This is the story of Chęciny, my hometown in southern Poland, and of the people who lived there between the two world wars of the 20th Century.
The Nazi invasion of Poland in October 1939 started World War II. Millions of Polish Jews died in the ensuing Holocaust, including 4,000 citizens of Chęciny, and 50 members of my family. I was lucky: my mother, brother, three sisters and I had joined my father in America in 1930. I finished high school in Chicago, went to college and graduated from the University of Illinois Medical School. I became a doctor and a psychiatrist, setting up a long and rewarding private practice in Los Angeles that spanned more than 50 years.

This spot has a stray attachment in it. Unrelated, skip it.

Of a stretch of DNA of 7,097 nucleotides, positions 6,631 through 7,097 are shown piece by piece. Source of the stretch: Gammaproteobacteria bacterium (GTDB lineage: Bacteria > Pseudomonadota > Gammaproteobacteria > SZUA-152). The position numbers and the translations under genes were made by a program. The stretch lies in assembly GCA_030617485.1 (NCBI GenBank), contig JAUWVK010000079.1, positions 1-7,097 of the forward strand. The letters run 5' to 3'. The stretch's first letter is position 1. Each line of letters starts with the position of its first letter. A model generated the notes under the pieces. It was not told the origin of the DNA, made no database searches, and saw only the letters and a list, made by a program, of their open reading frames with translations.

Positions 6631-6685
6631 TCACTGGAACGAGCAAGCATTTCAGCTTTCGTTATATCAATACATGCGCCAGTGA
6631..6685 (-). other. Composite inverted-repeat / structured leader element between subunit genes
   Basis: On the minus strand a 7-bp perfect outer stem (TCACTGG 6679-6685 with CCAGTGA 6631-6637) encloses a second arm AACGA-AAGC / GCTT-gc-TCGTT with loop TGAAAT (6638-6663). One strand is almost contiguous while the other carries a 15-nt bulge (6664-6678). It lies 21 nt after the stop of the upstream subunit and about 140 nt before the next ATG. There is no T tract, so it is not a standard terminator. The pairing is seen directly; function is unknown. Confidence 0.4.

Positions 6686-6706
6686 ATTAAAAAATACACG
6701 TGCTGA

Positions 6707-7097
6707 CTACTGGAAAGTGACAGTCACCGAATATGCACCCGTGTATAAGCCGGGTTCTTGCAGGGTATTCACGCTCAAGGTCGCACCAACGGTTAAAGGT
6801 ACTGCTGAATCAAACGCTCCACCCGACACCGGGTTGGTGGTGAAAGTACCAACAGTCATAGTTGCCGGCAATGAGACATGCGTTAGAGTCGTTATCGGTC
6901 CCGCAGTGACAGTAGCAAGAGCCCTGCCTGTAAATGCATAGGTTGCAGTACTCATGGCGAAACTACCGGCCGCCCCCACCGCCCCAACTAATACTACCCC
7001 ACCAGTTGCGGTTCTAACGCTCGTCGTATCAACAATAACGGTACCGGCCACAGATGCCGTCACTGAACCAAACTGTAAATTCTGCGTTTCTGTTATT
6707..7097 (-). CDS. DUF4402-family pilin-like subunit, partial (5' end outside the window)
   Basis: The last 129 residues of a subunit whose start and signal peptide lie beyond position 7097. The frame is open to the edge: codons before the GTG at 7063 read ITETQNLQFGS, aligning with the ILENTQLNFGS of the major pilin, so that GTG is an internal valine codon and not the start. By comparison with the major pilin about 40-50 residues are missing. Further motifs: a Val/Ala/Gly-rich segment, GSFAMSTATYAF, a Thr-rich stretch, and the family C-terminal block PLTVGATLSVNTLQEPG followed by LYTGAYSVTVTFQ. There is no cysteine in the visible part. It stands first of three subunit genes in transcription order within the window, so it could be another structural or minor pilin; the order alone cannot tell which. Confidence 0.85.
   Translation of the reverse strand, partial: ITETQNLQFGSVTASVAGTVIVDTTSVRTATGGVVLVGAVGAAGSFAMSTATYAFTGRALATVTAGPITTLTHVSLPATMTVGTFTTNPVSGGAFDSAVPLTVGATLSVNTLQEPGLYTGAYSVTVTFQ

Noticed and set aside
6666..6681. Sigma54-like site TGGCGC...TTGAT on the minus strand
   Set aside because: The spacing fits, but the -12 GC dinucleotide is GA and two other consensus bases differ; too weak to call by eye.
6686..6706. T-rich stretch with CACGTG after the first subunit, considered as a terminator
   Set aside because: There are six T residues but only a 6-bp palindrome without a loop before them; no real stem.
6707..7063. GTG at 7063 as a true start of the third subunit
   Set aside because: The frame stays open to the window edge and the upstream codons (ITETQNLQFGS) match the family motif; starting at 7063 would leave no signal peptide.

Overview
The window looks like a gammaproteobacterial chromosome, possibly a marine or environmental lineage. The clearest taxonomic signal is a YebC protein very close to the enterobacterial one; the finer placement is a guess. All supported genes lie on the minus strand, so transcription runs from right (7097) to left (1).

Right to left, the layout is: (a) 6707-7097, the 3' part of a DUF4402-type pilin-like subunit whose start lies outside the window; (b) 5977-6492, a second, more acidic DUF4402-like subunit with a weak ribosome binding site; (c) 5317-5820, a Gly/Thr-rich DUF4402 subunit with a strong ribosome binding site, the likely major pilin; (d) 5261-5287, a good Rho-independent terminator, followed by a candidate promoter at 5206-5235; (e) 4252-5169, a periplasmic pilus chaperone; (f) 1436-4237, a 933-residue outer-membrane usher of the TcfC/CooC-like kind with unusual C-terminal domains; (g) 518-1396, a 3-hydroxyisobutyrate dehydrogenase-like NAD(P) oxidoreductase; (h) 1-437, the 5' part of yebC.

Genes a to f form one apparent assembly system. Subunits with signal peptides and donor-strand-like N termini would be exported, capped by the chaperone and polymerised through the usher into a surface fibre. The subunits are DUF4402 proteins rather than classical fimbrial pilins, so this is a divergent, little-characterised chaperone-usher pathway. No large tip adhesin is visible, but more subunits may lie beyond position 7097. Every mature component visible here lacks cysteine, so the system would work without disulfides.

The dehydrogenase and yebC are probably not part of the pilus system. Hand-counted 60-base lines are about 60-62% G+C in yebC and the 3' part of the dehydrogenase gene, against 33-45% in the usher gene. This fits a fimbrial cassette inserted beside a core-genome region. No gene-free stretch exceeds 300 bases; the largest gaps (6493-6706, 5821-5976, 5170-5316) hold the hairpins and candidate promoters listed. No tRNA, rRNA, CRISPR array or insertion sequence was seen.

Like the wall paintings in Pompeii, which offer a glimpse into the daily life of that city before the volcano, I hope that these stories offer a glimpse into the daily life of my hometown before the Holocaust.
But most of all, this is the story of my family, and a tribute to my beloved Aunt Chana and her daughter, my cousin Rachel, whose courage and self-sacrifice saved Miriam - Chęciny''s youngest survivor of the Holocaust - from the Nazi murderers.